I have to guess I have been looking at birds out of interest, including the specific interest of identifying them, for about 60 years. I am no expert, to be sure, but my ID system has a fair bit of experience. So now some (tentative) IDs sometimes come in the same instant that I become consciously aware of the bird. As I drove home from work one day last week, in rather quick succession I saw (and IDed) a mockingbird and an adult peregrine falcon. In both instances, the initial ID (subsequently confirmed) arrived coincident with my awareness of the bird in my peripheral vision. I think those IDs were based on a combination of flight style and appearance/pattern. In each case I then turned my head to get a very few seconds of binocular vision of the bird (I *was* driving, after all) that confirmed my initial (“subconscious”) impression. All of this is a long-winded way of suggesting that our visual processing system *can* get better at this sort of thing, especially when egged on by interest. On the other hand, I never really learned how to swim…..

    • Isabel Gibson says:

      Ralph – Yes, you have a few years head-start on me, but it’s encouraging to hear that the processing, visual or otherwise, can improve. I’m already surprised by how many more birds and bird sounds I am aware of than I used to be – and just from starting to pay attention.

  5. Dave says:

    Great article!

    Perhaps it was too technical for me, though … I’m still working on identifying the gods of photography (Canon, Nikon, Sony, etc …) and figuring out the button-thingy myself! As for birds, they’re the flying things I see in the Saturday paper, right? 😉

    I figure that once I get the deity & technical stuff figured out, then I can try to figure out the birds. Some of them come to my back yard, but they’re not the ones you are talking about, so I will have to open up my horizons a bit on the cruises.

    • Isabel Gibson says:

      Dave – I think there might be a cross-over god dedicated to bird photography. Based on my initial practice results with my new SLR camera, I should offer up some sort of burnt offering! Just another thing to gradually work from top-of-mind awareness to automatic reaction . . .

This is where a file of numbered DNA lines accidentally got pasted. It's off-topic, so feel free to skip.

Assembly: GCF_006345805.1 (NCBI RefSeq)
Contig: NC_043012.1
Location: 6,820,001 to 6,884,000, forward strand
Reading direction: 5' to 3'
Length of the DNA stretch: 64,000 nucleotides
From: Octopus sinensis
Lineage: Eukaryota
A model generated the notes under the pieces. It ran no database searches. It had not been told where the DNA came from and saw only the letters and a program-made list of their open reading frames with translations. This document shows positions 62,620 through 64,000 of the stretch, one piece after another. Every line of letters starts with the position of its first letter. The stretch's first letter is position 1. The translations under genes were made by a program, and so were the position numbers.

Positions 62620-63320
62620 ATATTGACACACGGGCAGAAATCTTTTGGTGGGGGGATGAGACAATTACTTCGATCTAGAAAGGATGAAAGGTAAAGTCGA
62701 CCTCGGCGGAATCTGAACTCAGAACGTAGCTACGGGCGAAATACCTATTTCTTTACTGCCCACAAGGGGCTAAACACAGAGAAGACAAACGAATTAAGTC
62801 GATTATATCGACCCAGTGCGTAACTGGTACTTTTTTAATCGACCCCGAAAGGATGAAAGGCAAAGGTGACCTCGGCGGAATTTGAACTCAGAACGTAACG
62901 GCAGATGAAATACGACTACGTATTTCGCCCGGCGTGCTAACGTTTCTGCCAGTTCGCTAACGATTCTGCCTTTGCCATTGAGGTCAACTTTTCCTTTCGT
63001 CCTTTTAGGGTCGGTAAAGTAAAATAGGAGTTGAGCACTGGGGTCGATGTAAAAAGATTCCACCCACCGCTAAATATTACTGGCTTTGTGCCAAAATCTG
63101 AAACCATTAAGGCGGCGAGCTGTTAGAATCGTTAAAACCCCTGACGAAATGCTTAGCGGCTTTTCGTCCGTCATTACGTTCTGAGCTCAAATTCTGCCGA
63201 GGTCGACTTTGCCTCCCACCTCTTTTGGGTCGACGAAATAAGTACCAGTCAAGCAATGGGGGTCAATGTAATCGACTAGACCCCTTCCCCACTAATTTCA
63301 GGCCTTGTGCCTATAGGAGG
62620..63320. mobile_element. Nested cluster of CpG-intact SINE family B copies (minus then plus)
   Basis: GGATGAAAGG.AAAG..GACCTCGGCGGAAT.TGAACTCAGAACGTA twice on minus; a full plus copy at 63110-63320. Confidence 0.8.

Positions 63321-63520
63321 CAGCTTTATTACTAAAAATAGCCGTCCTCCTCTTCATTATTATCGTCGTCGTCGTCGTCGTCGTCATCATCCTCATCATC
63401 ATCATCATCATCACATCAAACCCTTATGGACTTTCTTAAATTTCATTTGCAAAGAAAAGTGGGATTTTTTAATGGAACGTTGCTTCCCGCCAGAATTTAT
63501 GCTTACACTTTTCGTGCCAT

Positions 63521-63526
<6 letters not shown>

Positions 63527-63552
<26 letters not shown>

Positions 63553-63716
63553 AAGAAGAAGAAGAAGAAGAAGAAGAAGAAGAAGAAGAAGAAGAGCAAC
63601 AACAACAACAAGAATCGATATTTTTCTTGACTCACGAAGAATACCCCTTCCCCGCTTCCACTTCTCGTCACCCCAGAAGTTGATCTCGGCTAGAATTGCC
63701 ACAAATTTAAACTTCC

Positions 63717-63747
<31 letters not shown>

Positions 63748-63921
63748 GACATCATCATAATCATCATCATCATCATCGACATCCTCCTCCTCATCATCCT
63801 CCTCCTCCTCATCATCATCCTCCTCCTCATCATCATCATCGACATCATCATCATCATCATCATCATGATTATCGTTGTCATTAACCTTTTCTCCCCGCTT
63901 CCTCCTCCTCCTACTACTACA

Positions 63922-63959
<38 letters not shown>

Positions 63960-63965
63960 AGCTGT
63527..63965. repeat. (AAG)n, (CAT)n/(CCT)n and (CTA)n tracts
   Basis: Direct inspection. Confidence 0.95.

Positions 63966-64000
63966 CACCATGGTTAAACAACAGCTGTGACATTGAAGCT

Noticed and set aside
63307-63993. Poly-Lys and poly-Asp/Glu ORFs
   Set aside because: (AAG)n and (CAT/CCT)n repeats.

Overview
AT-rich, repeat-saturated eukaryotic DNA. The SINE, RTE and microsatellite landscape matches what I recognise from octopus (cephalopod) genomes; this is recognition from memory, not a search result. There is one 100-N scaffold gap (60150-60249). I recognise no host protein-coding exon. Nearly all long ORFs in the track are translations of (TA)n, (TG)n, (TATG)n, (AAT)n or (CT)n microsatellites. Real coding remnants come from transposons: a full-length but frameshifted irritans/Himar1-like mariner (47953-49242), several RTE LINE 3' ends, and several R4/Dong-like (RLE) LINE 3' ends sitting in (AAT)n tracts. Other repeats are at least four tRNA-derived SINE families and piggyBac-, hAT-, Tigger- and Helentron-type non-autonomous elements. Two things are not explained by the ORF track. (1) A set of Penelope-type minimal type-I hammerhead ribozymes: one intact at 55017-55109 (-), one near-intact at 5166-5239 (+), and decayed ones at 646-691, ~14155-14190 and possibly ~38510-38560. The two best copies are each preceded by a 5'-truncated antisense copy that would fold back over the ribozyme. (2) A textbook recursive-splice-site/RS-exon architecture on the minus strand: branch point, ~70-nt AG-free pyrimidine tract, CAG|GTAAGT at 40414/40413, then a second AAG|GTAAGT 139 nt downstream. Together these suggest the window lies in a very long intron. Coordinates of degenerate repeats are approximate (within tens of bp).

6. Two days before Christmas a bald eagle settled in the top of a tree halfway up the hill that rises behind our house — about 200 yards away. The snow was too deep for my husband to shorten that distance much; his photo only just proves the enormous bird had graced us with its presence. Apparently, there are so few of these they have names; watchers report on their flights, which can cover distances from southern Ontario to northern Quebec and back in a 24-hour period. Corrects the human perspective.

    • Isabel Gibson says:

      Laurna – Lovely! (And I’m glad to know that someone else has a raptor-shaped-lump photo.) I saw many bald eagles while working on a project in Alaska in 1998, but don’t see many “down here.” That was in my pre-bird-watching days – so I have no idea what they look like through binoculars or a camera viewfinder. Here’s to finding out!

  7. Hyla Mayfield says:

    Bendires v. Curved-billThrashers
    Who is this Bendire of beady eyes
    with piercing, discriminating vision
    Noticing the difference in millimeters
    of beaks, with such precision

    If I only had a long zooming lens,
    a tripod and steady hand to guide
    And perfect vision and stationary birds,
    then I’d know which Thrashers to find

    The Thrashers with long tails and beaks
    Can tell the difference I’m sure
    A small mark here, a dark feather there
    and pheromones to give an allure

    Or where would we all be?

    • Isabel Gibson says:

      Hyla – Fabulous! Another poet in the circle! And yes, I suppose it is a good thing that they can tell the difference. Now we just have to figure out how all those pesky sparrows do it . . .